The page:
What’s Your Name Again?

My name is Marian. What’s yours?

A familiar greeting . . .

Names have always fascinated me. I’ve even written about names and naming in previous posts:  What’s in a Name? and The Name Game.

But what about name changing? Celebrities, like actors, musicians and other entertainers have changed their names as a way disguise their ancestry, make a statement or achieve a unique identity.

In mid-century, British-sounding names in the entertainment industry were thought to be more appealing to the public than Slavic, German or Jewish-sounding names. Thus . . .

Robert Allen Zimmerman →  Bob Dylan

Issur Danielovtich Demsky → Kirk Douglas

Helen Lydia Mironoff →  Helen Mirren

Entertainer Whoopi Goldberg apparently began life as Caryn Elaine Johnson.

Dancer Fred Astaire was once Frederick Austerlitz.

Actor Ben Kingsley’s birth certificate reads “Krishna Pandit Bhanji.”

Lady Gaga’s Italian heritage is revealed in her birth name, Stefani Joanne Angelina Germanotta and Jennifer Anniston’s Greek ancestry in Jennifer Anastassakis.

Vanilla Ice probably signed his grade school papers as Robert Van Winkle.

The suave designer Ralph Lauren was once Ralph Lifshitz!

My maiden name was Longenecker, which was changed to Beaman when I married. As a teacher, I would tell students how to spell my name using the 3-little-words approach: Be-a-man. Very rarely was my last name misspelled.

However, my first name (Marian) apparently is tricky to spell. It is often misspelled and in a number of puzzling variations. People with PhDs (not you of course!) and book authors (again, not you!) are the most frequent offenders. Yes, I’ve kept track of them – ha!

Names_variation of Marian_Envelop_8x5_300





Marrian (on a name card at a dinner by a computer that stuttered)




No wonder John Wayne is no longer MariOn Morrison!


Can you add any other interesting name changes to the ones above? Maybe you have some examples of strange naming or spelling from your own family . . .

P.S. Even if you mangle the spelling of my name, we’ll still be friends. That’s a promise!  😉

What is a Name_Marian

Coming next: Purple Passages with the Bard of Avon


What’s in a Name?

My high school yearbook The Elizabethan sports such 3-syllable last names as Aschendorf, Biesecker, Espenshade, Hippensteel, Oxenrider, and Zimmerman. In Lancaster County, Pennsylvania any roster of names would be heavily represented by families of German-Swiss origin.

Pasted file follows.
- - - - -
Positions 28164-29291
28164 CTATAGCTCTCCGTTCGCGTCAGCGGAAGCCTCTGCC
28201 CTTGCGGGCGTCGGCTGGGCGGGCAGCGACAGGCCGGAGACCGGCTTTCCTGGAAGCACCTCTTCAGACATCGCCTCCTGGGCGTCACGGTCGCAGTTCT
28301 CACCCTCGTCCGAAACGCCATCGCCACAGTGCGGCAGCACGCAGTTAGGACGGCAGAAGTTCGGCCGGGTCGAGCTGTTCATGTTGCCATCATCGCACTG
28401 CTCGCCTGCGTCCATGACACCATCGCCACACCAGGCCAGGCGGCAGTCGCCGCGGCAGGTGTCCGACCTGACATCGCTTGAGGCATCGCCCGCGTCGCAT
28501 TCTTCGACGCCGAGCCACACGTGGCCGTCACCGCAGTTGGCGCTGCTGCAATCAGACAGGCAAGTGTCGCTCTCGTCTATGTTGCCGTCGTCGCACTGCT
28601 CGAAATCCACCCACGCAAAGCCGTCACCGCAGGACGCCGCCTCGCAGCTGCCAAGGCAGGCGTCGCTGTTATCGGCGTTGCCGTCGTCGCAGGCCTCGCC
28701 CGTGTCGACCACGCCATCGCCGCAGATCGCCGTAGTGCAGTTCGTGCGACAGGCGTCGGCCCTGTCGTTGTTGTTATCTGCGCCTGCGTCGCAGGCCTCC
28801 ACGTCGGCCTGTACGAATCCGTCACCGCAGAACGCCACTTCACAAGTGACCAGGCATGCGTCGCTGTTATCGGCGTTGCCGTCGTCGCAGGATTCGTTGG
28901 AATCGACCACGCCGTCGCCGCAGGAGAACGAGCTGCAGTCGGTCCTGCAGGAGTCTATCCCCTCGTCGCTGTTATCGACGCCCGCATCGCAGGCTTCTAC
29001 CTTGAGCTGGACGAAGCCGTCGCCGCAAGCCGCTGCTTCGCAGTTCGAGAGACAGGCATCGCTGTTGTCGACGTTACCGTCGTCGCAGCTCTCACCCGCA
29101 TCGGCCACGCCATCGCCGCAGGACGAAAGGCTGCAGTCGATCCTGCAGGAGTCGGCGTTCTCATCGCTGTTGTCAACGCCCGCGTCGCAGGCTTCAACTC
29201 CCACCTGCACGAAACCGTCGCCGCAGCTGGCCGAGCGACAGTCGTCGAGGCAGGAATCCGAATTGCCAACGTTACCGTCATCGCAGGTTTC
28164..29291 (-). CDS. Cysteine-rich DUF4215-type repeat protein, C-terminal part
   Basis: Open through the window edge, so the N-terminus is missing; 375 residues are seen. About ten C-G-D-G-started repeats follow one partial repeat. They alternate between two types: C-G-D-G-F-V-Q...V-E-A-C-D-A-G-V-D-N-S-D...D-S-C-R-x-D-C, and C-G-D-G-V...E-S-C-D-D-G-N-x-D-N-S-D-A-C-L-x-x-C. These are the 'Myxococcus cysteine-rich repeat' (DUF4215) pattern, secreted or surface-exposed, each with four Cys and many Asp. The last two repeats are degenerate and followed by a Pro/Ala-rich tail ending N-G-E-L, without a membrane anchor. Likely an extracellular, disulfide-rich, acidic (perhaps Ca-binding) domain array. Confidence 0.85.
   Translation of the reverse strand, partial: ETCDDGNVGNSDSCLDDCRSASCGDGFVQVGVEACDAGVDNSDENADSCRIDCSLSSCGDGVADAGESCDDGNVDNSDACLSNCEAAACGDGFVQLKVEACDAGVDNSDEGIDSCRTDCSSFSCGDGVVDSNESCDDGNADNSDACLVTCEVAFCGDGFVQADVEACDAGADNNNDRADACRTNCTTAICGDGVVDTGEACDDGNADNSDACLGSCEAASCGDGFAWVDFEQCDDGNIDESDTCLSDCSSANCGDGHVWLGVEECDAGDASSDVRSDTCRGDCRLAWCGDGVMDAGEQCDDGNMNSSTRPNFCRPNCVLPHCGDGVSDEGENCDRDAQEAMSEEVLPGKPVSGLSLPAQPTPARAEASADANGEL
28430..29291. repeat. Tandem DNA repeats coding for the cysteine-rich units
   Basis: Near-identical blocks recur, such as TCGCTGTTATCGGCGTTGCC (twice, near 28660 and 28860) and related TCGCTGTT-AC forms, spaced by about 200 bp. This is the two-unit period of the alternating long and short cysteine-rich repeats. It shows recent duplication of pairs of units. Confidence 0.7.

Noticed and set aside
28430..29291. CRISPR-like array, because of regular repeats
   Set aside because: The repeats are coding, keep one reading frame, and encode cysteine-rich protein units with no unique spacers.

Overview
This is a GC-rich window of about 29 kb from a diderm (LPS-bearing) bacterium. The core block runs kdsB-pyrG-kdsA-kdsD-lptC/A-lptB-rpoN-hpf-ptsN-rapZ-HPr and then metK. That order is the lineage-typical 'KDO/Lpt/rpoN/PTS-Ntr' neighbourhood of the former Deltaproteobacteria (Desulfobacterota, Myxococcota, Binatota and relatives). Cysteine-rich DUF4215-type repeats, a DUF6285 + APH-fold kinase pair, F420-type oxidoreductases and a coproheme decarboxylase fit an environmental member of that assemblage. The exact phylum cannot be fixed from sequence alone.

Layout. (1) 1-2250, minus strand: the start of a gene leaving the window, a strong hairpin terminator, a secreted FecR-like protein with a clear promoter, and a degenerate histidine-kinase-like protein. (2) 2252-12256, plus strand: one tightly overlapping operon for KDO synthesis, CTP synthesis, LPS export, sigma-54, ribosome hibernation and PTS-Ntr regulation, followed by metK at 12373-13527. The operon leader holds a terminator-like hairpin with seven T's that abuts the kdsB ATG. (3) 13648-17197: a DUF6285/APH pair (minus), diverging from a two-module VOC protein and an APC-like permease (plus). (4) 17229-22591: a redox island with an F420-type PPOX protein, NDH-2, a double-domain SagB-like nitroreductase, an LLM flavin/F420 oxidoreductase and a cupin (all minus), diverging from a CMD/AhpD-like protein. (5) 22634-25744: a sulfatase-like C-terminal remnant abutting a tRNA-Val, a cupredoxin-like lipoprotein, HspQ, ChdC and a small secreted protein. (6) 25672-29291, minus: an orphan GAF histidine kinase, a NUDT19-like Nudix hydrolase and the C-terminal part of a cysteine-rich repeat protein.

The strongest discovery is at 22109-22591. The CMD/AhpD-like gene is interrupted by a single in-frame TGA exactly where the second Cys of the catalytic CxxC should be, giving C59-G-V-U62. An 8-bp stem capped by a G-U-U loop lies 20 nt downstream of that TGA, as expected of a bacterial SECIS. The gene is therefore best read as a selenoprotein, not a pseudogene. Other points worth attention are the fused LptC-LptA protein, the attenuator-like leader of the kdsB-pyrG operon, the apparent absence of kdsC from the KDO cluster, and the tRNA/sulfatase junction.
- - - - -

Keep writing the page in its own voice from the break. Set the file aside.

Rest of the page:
Yes, there were Smiths, McLaughlins, and Youngs, but the Pennsylvania Dutch names far outnumbered them. On class rosters there were no names from the Cyrillic alphabet like Lyashchenko or like Chang, formed of Asian characters. Not a one. Yet as our world has grown more culturally diverse, so have the class rosters and phone directories of small towns like Elizabethtown, Pennsylvania.

In the January 6, 2015 edition of Performance Today, Fred Child referred to a list of musicians with jaw-breaking names. You can find the complete list on their Facebook page, but here are a few choice ones:

Composer Carl Ditters von Dittersdorf

Conductor Hans Knappertsbusch

Poet Walther von der Vogelweide

Composer Einojuhani Rautavaara

Composer Heinrich Ignaz Franz von Biber

Conductor Gennady Rozhdestvensky

Musicologist Cuthbert Girdlestone

Tenor Wolfgang Windgassen

Ditters von Dittersdorf rolls most trippingly off the tongue as does the very onomatopoetic Windgassen. Imagine a tenor named Wind-gassen. Or even a wood-wind player with such a name!

My journal of our trip to the English countryside records place names that also tickle the tongue and the funny-bone. As I admonished my husband/driver to keep left while driving with a right-sided steering wheel, cute towns whizzed by with no-kidding names like Gigglewick, Blubberhouse, Wigglesworth, Nook, Cow Brow, Button Moon, and Hutton Roof. No, I didn’t make these up! There was even a Curl Up and Dye Hair Salon.

Ireland_Roundabout sign_6x4_300

In Scotland menus feature haggis (chopped sheep hearts, livers, mixed with oats and spices), bashed neeps (turnips), and champit tatties (mashed potatoes). In Ireland we encountered the quaint village of Ballyvaughan, and Cairig Beag, a Bed & Breakfast not far from the town of Sneem with houses colored bright orange, Kelly green, and sunny yellow.

What’s in a name? that which we call a rose / By any other name would smell as sweet . . . .

In Act II of Romeo and Juliet, Shakespeare writes of the star-crossed lovers who bear the names of their feuding families, Montague and Capulet, implying that the names of things [people] do not affect who they really are or their love for each other.

"A rose is a rose is a rose . . . "  Gertrude Stein
“A rose is a rose is a rose . . . ” Gertrude Stein

Actually, in the expression “a rose is a rose is a rose,” Ms. Stein was referring to the English painter Sir Francis Rose, not to the flower as is commonly supposed. Now the phrase has come to define anything that is incapable of explanation.

What place or people names strike you as fanciful or interesting in another way? 

I love words! Share some of yours.

Bonus: As it happens, this week memoirist/friend Shirley Showalter blogs on the power of naming as a way to find one’s vocation and calling. Read about it here.